Victoria’s Supreme Health Officer is seriously concerned about the safety of the population if senior clinical staff at the St. Basil Geriatric Care Facility follow instructions from the state government to dismiss all staff in the event of a Covid outbreak. He told an investigation of the coronary arteries that he was unaware that he had caused.
In July and August 2020, 94 residents and 94 staff were infected with the virus. Forty-five residents died of Covid and five more died of negligence as the workforce succumbed to the virus and a gap in infection control became apparent.
On July 19, the Victorian Health Department ordered anyone who worked from home between July 1st and 15th to declare close contact and quarantine. This made it necessary to replace all employees with agency staff by July 22nd.
However, inquests have heard that the federal government is struggling to procure alternative workers for outbreaks elsewhere.
For hours and days after staff changes, the virus continued to spread throughout the house, leaving residents missing food, medicine, and laundry, leading to negligence and death.
Inquests are investigating whether there were alternatives open to state and federal governments other than dismissing and replacing all staff. We are also investigating the adequacy of the alternative workforce in St. Basil and whether the state and federal governments are in good contact.
Professor Brett Sutton, chief health officer in Victoria, said it would be nearly impossible for senior staff in his department to put together replacements for concerns raised by federal staff and home doctors, leaving residents behind. He said he had never said he was afraid. Without basic care, including food and medicine.
QC, a lawyer who assists inquests, told Sutton on Friday: [replacing the staff] … but you didn’t ask as well. “
“I didn’t ask,” Sutton replied. However, he relies on senior staff to communicate serious issues and hopes to be able to mobilize senior care staff from areas that are largely unaffected by the virus, including parts of Victoria in the area. Said that he was.
He said he and other officials and managers were left with “a set of risks that were very difficult to balance” because he knew how infectious the virus was and how quickly it spread. ..
“There was a terrible trade-off between providing care and welfare for the risk of infection,” Sutton said, and believes that if former staff are allowed to stay on-site, the risk of further expansion is high. Added.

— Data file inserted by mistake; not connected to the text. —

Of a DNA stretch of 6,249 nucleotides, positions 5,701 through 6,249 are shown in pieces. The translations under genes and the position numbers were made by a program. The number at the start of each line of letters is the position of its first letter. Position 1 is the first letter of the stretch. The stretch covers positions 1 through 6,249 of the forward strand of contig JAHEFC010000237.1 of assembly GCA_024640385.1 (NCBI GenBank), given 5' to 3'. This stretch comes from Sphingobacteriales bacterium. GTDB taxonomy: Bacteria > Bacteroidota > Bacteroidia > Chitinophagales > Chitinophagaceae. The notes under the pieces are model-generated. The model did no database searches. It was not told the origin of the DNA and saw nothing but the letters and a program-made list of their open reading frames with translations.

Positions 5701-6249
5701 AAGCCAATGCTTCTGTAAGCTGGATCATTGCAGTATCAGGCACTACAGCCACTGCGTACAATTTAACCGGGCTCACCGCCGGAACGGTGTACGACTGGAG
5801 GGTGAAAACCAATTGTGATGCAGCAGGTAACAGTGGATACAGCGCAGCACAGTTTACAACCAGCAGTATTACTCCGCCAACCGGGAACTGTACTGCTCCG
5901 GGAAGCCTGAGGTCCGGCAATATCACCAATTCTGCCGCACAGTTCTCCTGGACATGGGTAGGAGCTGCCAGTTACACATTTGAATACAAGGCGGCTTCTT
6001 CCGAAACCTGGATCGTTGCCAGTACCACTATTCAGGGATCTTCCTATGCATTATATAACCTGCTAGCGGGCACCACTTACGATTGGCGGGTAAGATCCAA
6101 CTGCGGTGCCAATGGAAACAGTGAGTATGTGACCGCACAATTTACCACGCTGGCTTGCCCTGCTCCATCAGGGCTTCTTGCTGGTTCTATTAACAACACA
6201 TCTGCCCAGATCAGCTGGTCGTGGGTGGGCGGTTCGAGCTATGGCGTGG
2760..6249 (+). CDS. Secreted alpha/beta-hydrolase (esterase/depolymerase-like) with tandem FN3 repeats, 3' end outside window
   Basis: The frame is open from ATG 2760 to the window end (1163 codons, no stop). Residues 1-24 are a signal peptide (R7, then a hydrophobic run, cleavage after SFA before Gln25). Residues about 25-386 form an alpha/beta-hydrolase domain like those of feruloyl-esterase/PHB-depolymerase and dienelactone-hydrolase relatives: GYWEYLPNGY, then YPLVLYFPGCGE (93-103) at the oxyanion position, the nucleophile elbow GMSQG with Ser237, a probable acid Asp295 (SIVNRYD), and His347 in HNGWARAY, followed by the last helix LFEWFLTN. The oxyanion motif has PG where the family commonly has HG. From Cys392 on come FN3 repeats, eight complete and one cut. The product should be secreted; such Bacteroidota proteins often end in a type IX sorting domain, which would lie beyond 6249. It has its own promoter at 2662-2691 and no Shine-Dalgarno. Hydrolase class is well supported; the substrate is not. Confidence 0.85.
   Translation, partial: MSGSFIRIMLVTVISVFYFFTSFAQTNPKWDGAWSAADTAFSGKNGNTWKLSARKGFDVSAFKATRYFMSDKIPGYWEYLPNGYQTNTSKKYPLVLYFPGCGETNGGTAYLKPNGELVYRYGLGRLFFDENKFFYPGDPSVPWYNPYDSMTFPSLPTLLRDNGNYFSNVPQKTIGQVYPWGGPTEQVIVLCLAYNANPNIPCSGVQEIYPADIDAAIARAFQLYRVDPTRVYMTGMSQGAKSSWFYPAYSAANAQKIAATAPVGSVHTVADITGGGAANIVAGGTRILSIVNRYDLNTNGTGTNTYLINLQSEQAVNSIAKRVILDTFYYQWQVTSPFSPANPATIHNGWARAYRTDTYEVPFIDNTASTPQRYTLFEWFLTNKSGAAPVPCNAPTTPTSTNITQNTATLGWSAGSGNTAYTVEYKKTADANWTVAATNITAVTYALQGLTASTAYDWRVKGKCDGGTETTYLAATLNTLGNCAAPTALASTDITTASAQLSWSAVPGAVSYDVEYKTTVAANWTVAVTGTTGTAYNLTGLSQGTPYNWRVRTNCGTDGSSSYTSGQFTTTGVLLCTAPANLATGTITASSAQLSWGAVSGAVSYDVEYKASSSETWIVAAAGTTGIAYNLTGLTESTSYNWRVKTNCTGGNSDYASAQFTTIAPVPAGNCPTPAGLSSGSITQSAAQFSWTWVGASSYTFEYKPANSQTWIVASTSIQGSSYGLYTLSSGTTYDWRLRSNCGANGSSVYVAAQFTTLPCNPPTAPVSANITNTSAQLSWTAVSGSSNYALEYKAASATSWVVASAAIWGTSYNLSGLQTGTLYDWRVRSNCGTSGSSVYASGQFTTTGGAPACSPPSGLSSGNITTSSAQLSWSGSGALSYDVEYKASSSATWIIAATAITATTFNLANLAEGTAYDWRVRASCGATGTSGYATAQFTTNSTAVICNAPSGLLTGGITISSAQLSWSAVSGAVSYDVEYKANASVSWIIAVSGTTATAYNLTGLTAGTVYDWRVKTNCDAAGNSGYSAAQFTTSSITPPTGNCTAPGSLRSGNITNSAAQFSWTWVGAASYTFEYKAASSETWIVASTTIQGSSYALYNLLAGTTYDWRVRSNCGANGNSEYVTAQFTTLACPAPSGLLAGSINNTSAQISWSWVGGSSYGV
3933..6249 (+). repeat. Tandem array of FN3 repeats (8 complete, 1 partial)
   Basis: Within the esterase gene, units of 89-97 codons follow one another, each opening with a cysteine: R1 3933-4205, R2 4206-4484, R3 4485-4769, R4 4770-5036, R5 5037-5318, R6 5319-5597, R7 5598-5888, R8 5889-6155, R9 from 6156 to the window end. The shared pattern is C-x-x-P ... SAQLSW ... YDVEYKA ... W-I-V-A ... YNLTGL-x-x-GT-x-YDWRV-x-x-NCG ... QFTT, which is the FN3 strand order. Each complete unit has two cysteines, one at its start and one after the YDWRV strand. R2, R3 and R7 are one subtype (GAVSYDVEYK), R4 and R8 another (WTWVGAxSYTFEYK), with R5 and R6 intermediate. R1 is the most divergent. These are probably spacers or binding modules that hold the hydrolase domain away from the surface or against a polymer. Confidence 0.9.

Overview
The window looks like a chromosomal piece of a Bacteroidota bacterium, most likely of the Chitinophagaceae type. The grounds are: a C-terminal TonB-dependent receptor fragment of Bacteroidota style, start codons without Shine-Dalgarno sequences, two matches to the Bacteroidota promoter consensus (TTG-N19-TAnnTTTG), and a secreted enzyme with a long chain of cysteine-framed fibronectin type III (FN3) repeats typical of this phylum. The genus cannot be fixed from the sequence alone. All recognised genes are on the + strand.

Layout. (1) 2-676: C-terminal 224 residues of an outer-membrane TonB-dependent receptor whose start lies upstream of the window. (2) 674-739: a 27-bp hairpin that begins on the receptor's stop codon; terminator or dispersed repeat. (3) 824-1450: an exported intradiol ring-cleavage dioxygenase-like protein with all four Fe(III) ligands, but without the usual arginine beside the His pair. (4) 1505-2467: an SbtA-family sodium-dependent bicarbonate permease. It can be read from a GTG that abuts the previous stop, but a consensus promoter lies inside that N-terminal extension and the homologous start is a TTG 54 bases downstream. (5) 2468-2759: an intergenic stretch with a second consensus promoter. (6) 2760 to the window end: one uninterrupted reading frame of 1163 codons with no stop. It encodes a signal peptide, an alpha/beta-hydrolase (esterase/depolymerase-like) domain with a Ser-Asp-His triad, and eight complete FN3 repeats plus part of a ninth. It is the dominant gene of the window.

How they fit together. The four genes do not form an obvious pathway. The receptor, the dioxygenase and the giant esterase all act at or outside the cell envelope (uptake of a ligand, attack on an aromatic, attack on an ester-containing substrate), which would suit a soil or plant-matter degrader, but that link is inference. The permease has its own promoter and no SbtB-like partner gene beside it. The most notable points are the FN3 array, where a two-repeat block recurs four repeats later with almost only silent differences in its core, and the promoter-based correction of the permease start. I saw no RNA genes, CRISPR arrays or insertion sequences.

He said he did not know what percentage of the 94 staff members who were eventually infected were part of the original or alternative workforce.
Sutton said the virus may have increased at home as a former manager of a nursing home for the elderly in St. Basil refused to immediately accept a layoff order from the Victorian Health Department. Stated.
The court heard that St. Basil’s manager, Con Contis, wrote a letter stating that he did not intend to instruct staff to leave the facility without official instructions. Although the verbal order from the Ministry of Health had legal weight, Sutton approved a letter ordering Farraf to give additional authority to the instruction.
“Reading Mr. Contis’s letter made him believe that when his staff was clearly ridiculous, his staff became a positive case and there was no risk of transmission within the facility as an alternative staff. It suggests that, “Sutton said.
“Therefore, I refused to dismiss staff who were considered close contacts. In my understanding, refusing to accept the following instructions given on the 19th means that the surge of labor. It means that power planning and preparation was not accelerated. “
Kontis will submit evidence at a later date prior to the inquest.
“Terrible Trade-offs”: Brett Sutton did not ask if beating St. Basil’s staff would put residents at risk | Victoria
Source link “Terrible Trade-offs”: Brett Sutton did not ask if beating St. Basil’s staff would put residents at risk | Victoria